2    different block sizes, purchase prices, or other distinct
3    terms and conditions for projects located in different
4    utility service territories if the Agency deems it
5    necessary to meet the goals in this subsection (c).
6        The Adjustable Block program shall include at least the
7    following block groups in at least the following amounts,
8    which may be adjusted upon review by the Agency and
9    approval by the Commission as described in this
10    subparagraph (K):
11            (i) At least 25% from distributed renewable energy
12        generation devices with a nameplate capacity of no more
13        than 10 kilowatts.
14            (ii) At least 25% from distributed renewable
15        energy generation devices with a nameplate capacity of
16        more than 10 kilowatts and no more than 2,000
17        kilowatts. The Agency may create sub-categories within
18        this category to account for the differences between
19        projects for small commercial customers, large
20        commercial customers, and public or non-profit
21        customers.
22            (iii) At least 25% from photovoltaic community
23        renewable generation projects.
24            (iv) The remaining 25% shall be allocated as
25        specified by the Agency in the long-term renewable
26        resources procurement plan.

 

 

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1        The Adjustable Block program shall be designed to
2    ensure that renewable energy credits are procured from
3    photovoltaic distributed renewable energy generation
4    devices and new photovoltaic community renewable energy
5    generation projects in diverse locations and are not
6    concentrated in a few geographic areas.
7        (L) The procurement of photovoltaic renewable energy
8    credits under items (i) through (iv) of subparagraph (K) of
9    this paragraph (1) shall be subject to the following
10    contract and payment terms:
11            (i) The Agency shall procure contracts of at least
12        15 years in length.
13            (ii) For those renewable energy credits that
14        qualify and are procured under item (i) of subparagraph
15        (K) of this paragraph (1), the renewable energy credit
16        purchase price shall be paid in full by the contracting
17        utilities at the time that the facility producing the
18        renewable energy credits is interconnected at the
19        distribution system level of the utility and
20        energized. The electric utility shall receive and
21        retire all renewable energy credits generated by the
22        project for the first 15 years of operation.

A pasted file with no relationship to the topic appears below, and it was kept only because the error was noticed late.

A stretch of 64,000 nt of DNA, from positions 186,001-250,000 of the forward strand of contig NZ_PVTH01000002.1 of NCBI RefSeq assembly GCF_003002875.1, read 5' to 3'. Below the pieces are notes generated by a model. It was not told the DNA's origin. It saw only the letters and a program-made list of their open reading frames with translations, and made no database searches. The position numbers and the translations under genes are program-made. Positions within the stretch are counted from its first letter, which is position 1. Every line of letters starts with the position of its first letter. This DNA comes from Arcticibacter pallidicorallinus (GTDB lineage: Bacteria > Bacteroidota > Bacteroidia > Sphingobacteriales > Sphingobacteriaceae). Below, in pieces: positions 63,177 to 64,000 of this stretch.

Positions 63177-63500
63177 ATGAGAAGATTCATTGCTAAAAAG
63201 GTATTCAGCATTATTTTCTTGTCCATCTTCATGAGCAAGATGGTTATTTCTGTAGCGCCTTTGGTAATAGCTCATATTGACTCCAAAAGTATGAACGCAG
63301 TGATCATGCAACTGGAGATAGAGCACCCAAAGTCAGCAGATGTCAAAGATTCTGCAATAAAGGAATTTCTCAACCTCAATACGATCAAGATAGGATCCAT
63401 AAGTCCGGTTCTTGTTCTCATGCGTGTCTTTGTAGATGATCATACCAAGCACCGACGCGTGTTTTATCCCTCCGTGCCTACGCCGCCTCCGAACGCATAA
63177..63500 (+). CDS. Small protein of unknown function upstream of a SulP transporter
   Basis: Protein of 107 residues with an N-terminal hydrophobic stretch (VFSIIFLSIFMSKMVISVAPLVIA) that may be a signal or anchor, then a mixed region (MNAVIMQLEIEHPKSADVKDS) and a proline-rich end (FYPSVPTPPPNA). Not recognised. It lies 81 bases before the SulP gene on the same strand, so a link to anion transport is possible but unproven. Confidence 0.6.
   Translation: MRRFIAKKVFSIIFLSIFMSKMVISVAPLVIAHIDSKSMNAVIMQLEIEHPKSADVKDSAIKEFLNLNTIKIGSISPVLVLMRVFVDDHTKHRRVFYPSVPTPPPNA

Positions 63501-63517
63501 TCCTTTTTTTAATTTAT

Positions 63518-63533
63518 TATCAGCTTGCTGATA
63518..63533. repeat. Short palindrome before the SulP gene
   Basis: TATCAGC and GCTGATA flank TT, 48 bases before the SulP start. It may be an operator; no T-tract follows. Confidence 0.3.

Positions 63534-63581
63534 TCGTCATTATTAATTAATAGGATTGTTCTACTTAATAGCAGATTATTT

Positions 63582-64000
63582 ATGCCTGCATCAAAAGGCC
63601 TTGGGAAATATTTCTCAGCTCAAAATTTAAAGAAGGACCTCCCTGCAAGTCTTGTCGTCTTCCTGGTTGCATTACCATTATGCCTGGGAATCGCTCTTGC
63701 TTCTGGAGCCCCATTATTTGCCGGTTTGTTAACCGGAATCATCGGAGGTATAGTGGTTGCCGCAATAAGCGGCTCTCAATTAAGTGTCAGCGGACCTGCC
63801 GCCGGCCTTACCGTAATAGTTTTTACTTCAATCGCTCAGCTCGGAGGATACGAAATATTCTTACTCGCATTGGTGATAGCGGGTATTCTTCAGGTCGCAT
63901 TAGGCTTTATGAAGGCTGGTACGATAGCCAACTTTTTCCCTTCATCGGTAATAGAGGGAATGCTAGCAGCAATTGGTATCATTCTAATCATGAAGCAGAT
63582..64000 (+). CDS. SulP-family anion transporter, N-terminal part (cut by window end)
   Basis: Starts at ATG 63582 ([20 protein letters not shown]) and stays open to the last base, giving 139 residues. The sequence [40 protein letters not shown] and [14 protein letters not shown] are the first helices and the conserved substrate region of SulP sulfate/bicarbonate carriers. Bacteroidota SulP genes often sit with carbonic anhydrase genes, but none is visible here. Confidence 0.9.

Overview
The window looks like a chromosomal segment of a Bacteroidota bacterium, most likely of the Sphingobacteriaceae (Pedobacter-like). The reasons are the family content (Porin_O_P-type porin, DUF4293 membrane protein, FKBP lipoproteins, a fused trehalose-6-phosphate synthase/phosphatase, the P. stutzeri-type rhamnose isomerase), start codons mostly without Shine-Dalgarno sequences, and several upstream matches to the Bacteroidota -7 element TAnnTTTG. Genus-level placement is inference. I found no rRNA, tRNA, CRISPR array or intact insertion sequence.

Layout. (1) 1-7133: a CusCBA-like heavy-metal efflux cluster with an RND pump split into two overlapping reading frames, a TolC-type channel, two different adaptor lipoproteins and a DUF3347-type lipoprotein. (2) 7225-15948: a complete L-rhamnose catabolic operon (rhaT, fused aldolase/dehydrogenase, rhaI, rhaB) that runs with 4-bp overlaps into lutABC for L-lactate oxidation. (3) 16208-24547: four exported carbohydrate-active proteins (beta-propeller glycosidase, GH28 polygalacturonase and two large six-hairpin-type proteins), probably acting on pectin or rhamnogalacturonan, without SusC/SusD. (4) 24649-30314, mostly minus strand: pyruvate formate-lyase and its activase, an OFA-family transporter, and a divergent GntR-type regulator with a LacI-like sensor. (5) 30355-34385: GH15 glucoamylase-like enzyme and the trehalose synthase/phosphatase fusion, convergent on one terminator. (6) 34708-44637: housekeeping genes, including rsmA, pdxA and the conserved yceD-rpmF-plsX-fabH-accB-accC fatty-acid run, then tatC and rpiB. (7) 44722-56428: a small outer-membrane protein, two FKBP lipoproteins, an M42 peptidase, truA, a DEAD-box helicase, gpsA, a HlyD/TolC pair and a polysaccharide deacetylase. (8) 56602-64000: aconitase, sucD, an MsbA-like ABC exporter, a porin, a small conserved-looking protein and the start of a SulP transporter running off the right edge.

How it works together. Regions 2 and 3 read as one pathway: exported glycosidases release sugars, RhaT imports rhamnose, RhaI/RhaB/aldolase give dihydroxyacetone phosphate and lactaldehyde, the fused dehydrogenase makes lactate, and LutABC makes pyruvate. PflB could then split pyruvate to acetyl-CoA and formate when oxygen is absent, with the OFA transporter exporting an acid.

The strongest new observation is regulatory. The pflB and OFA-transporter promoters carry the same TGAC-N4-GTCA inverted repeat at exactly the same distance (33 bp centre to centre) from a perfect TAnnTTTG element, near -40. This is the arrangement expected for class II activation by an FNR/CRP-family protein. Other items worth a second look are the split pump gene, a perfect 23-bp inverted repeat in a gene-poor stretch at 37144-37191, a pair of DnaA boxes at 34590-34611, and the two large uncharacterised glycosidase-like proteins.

23            (iii) For those renewable energy credits that
24        qualify and are procured under item (ii) and (iii) of
25        subparagraph (K) of this paragraph (1) and any
26        additional categories of distributed generation

 

 

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1        included in the long-term renewable resources
2        procurement plan and approved by the Commission, 20
3        percent of the renewable energy credit purchase price
4        shall be paid by the contracting utilities at the time
5        that the facility producing the renewable energy
6        credits is interconnected at the distribution system
7        level of the utility and energized. The remaining
8        portion shall be paid ratably over the subsequent
9        4-year period. The electric utility shall receive and
10        retire all renewable energy credits generated by the
11        project for the first 15 years of operation.
12            (iv) Each contract shall include provisions to
13        ensure the delivery of the renewable energy credits for
14        the full term of the contract.
15            (v) The utility shall be the counterparty to the
16        contracts executed under this subparagraph (L) that
17        are approved by the Commission under the process
18        described in Section 16-111.5 of the Public Utilities
19        Act. No contract shall be executed for an amount that
20        is less than one renewable energy credit per year.
21            (vi) If, at any time, approved applications for the
22        Adjustable Block program exceed funds collected by the
23        electric utility or would cause the Agency to exceed
24        the limitation described in subparagraph (E) of this
25        paragraph (1) on the amount of renewable energy
26        resources that may be procured, then the Agency shall

 

 

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1        consider future uncommitted funds to be reserved for